The delicate balance between accuracy, power, and unpredictability required for successful major league pitching is so difficult that few pitchers succeed even part of the time. In the aggregate, baseball is a zero sum game: Exactly as many wins as losses will take place in every regular season. That means that, on average, half of all pitchers will have "losing" records as winning records. And yet, we also know that the major leagues are comprised of the best talent in the sport, and that every player who reaches that level is uniquely talented and the very cream of the crop of talent. They're all "stars." From their earliest experiences as kids, these guys have been "winning"--and yet at least half, or more, of these over-achievers will have to adjust to being, at least in the statistical sense, "losers."
Baseball, then, in the main, is a matter of failure, of being beaten by the odds, the "averages." With all that failure and frustration to deal with, it's a wonder there aren't more nut cases like Jimmy Piersall. It's a wonder that more players like Jonathan Sanchez--a promising young left-handed pitcher for the Giants who threw the team's last no-hitter in 2009 before Cain's last night--don't buckle under the weight and become "head-cases" who can't realize their full potential. Or like Aubrey Huff, a key member of the Giants' World Series Championship in 2010, who finally cracked this year under the combined stress of family problems and poor statistical performance.
In the major leagues, for the vast majority of players, then, it isn't how you stay motivated by your own physical genius and ingenuity that defines you, but how you deal with the failure that, eventually, becomes everyone's destiny. Staying focused and unbowed by failure is often the defining measure that separates superior players, from all the rest.
I've followed Matt Cain's career with interest since he came up in 2005. He was only 20 then, an age when most men are still trying to figure out who they are, much less adjusting to the major challenges of professional sport. Some players are cursed with bad luck, and for the first four years of his young career, Cain seemed snake-bitten. His team seemed unable to support his efforts, and routinely scored few if any runs in his starts. By the end of his fourth season, he had a combined 30-43 record, and seemed destined to mediocrity, at least on paper. But it was also apparent, if you paid attention, that he wasn't the type to get down on himself. He possessed two character traits which are essential for pitching success in the big leagues: Coolness under stress, and the ability to ride out bad luck and come back with determination.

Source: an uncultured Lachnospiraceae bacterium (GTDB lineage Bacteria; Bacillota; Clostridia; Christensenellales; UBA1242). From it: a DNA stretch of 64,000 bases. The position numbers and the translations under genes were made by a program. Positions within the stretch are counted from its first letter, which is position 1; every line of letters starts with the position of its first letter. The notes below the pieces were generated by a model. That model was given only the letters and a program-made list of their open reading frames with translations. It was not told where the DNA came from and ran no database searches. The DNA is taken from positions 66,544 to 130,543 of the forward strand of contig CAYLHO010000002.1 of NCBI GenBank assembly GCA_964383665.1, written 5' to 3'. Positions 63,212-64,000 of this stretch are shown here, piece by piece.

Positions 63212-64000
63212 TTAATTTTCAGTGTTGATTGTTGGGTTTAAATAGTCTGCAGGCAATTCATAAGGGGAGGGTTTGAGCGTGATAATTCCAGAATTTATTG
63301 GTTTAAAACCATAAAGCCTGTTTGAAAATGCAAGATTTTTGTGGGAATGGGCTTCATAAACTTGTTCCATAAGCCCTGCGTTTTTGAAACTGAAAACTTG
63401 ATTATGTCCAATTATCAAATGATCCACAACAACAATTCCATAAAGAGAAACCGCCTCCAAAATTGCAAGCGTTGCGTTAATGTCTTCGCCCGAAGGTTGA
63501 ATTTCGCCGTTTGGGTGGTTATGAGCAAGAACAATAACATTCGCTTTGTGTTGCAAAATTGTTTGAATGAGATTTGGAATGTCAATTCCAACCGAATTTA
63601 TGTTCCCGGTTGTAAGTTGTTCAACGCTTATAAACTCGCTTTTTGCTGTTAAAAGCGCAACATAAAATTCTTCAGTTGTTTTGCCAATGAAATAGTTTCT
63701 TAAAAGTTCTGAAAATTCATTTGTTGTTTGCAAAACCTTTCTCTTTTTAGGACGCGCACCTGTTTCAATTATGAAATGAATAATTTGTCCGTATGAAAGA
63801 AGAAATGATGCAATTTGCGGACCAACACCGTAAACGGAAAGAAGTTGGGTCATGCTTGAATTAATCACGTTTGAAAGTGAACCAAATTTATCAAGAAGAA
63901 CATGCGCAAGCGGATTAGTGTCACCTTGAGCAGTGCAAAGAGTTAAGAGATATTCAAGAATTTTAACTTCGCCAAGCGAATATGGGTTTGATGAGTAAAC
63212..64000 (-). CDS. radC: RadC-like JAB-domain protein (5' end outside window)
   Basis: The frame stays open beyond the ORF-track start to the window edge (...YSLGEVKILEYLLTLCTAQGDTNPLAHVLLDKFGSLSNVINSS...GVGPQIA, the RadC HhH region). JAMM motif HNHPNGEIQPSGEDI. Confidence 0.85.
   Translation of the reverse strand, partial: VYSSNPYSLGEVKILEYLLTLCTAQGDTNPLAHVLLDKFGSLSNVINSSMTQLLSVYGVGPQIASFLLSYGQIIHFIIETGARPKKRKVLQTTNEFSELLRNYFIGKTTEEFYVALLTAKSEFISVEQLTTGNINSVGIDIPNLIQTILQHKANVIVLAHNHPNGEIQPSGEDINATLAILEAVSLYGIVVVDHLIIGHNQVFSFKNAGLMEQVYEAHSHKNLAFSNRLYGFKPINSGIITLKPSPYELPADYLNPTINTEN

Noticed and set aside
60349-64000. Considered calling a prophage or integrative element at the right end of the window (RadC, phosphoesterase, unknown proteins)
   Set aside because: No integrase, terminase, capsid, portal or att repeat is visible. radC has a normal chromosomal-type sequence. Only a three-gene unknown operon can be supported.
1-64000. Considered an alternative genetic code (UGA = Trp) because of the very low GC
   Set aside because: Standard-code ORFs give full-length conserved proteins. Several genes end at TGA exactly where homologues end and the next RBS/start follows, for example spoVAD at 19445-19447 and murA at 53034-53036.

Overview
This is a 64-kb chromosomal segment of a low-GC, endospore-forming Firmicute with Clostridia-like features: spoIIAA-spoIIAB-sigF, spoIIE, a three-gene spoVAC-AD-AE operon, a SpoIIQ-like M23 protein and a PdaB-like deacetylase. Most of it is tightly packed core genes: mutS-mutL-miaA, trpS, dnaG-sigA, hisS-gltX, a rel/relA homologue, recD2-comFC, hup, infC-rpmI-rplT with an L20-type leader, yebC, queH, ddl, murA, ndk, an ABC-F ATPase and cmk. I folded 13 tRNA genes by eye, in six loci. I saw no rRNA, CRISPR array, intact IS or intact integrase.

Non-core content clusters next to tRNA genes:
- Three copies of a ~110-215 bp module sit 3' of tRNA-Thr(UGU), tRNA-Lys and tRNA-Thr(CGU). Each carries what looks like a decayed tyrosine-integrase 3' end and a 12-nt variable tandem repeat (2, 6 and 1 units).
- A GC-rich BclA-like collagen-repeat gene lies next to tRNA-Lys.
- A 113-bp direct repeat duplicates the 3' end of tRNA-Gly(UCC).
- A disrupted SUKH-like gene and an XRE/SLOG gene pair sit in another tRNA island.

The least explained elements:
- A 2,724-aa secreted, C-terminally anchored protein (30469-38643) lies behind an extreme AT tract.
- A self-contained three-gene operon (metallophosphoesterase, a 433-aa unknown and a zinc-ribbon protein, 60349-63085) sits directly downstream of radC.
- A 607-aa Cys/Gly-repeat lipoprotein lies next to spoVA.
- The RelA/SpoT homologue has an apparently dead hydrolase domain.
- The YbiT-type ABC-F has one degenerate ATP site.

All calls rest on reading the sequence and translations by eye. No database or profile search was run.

Pitching staffs can be constructed out of various combinations. Pitchers may have meteoric careers, with two or three great years, then fade fast or slow. Others, like Cain, may begin slowly, gaining steam and confidence, and perform very well over a decade or more. The greatest pitchers, who have long successful careers, generally have vastly superior skills, and are lucky enough to remain healthy over the long haul. Warren Spahn, Randy Johnson, Greg Maddox, Don Sutton, Steve Carlton, Juan Marichal, Gaylord Perry, Catfish Hunter.
Matt Cain, it would seem, may well end up having a career that resembles one of these names. Several stars would have to be in the correct alignment for this to occur. The Giants would have to remain competitive. Cain would have to stay healthy, which he has been so far. And the desire and commitment would have to be there, as well. As a person, he seems quiet and modest and humble, preferring to let his deeds speak for him. He's a country boy, a guy of few words, who doesn't crave attention.
No one deserves the success he's had more than Cain. Overshadowed by Timmy the Freak phenom, and having suffered through a very difficult time early in his young career, he's persevered to become the current ace of the staff. It would not be a surprise, given his achievement so far this year, to see him win 20 games and a Cy Young, if he is able to keep up the current pace. This may be his "year." And/or it may be the beginning of a string of great years.
Last night, Cain's perfect game showed how dominant he's become as a pitcher. As with most record games, this one included two miraculous defensive plays to save the day--in particular, Gregor Blanco's diving catch on the warning track, which might be one of the greatest catches by an outfielder in the history of the game.
Are there any lessons to be learned from Cain's example? If at first you don't succeed . . . comes immediately to mind. Just desserts is another. Poetic justice. What comes around. Certainly a heart-warming event. You can't keep a good man down.